The Missa Cellensis in C major (Hob. XXII:8, originally Missa Cellensis Fatta per il Signor Liebe de Kreutzner) is Joseph Haydn's eighth setting of the mass. In German it is regularly named Mariazellermesse. It was composed in 1782 and is Haydn's last setting of the mass before his six late great masses. Haydn dedicated this work to the pilgrimage of Mariazell in Styria, as he had done with his earlier Missa Cellensis in honorem Beatissimae Virginis Mariae which was composed in 1766–1773. The Mass was commissioned by the officer Anton Liebe von Kreutzner on the occasion of his ennoblement.
Compared to Haydn's late masses, the structure of the Missa Cellensis is rather traditional: fugues at the ends of the Gloria, Credo and Agnus Dei, solo passages in the Gloria and Credo, and a solistic Benedictus. On the other hand, Haydn included many innovations, such as the slow symphonic introduction at the beginning of the Kyrie, where the setting is built on the low voices of the choir and orchestra. The fugues are very rhythmic and snycopated, the solo passages appear very theatrical. This mass may therefore be considered a missing link between Haydn's early and late masses.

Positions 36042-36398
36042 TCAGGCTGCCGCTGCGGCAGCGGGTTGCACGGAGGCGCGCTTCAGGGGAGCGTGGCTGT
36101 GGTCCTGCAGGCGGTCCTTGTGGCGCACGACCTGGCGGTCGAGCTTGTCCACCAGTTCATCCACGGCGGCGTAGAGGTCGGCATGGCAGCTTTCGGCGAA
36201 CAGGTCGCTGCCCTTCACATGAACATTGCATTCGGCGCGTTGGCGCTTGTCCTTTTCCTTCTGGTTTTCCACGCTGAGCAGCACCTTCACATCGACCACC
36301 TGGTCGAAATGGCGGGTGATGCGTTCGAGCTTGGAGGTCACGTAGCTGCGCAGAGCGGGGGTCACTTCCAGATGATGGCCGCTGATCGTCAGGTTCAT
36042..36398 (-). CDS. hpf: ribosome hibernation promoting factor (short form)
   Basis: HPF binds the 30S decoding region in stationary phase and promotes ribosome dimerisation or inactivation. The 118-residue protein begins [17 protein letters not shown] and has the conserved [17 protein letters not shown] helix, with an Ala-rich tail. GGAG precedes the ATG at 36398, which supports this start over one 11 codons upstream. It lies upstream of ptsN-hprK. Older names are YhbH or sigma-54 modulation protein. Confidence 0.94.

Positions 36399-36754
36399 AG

2 Oboes, Bassoons, 2 Trumpets, Timpani, Violins I and II, Viola, Cello, Double bass, Organ
Missa Cellensis Wikipedia
A typical performance lasts ca. 45 minutes.